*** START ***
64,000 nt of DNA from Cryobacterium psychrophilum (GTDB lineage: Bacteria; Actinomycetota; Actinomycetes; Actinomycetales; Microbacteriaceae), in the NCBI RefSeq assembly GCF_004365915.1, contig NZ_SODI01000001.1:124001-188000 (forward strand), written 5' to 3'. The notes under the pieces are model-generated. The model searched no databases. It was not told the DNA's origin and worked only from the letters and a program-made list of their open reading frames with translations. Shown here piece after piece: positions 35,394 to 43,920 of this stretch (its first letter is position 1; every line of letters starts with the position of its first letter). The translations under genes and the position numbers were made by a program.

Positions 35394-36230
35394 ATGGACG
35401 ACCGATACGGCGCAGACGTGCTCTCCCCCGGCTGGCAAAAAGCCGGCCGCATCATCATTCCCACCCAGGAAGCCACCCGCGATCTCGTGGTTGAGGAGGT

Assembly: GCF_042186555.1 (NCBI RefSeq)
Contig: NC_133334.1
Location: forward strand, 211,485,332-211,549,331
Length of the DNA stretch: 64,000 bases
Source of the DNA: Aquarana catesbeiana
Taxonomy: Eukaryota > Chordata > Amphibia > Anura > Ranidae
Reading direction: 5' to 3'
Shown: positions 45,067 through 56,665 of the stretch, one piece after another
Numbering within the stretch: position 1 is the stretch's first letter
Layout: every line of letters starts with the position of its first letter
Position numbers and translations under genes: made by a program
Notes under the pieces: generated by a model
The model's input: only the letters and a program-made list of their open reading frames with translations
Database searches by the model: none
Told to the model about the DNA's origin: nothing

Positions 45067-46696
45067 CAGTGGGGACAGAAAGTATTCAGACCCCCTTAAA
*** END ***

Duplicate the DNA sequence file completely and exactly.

64,000 nt of DNA from Cryobacterium psychrophilum (GTDB lineage: Bacteria; Actinomycetota; Actinomycetes; Actinomycetales; Microbacteriaceae), in the NCBI RefSeq assembly GCF_004365915.1, contig NZ_SODI01000001.1:124001-188000 (forward strand), written 5' to 3'. The notes under the pieces are model-generated. The model searched no databases. It was not told the DNA's origin and worked only from the letters and a program-made list of their open reading frames with translations. Shown here piece after piece: positions 35,394 to 43,920 of this stretch (its first letter is position 1; every line of letters starts with the position of its first letter). The translations under genes and the position numbers were made by a program.

Positions 35394-36230
35394 ATGGACG
35401 ACCGATACGGCGCAGACGTGCTCTCCCCCGGCTGGCAAAAAGCCGGCCGCATCATCATTCCCACCCAGGAAGCCACCCGCGATCTCGTGGTTGAGGAGGT

Assembly: GCF_042186555.1 (NCBI RefSeq)
Contig: NC_133334.1
Location: forward strand, 211,485,332-211,549,331
Length of the DNA stretch: 64,000 bases
Source of the DNA: Aquarana catesbeiana
Taxonomy: Eukaryota > Chordata > Amphibia > Anura > Ranidae
Reading direction: 5' to 3'
Shown: positions 45,067 through 56,665 of the stretch, one piece after another
Numbering within the stretch: position 1 is the stretch's first letter
Layout: every line of letters starts with the position of its first letter
Position numbers and translations under genes: made by a program
Notes under the pieces: generated by a model
The model's input: only the letters and a program-made list of their open reading frames with translations
Database searches by the model: none
Told to the model about the DNA's origin: nothing

Positions 45067-46696
45067 CAGTGGGGACAGAAAGTATTCAGACCCCCTTAAA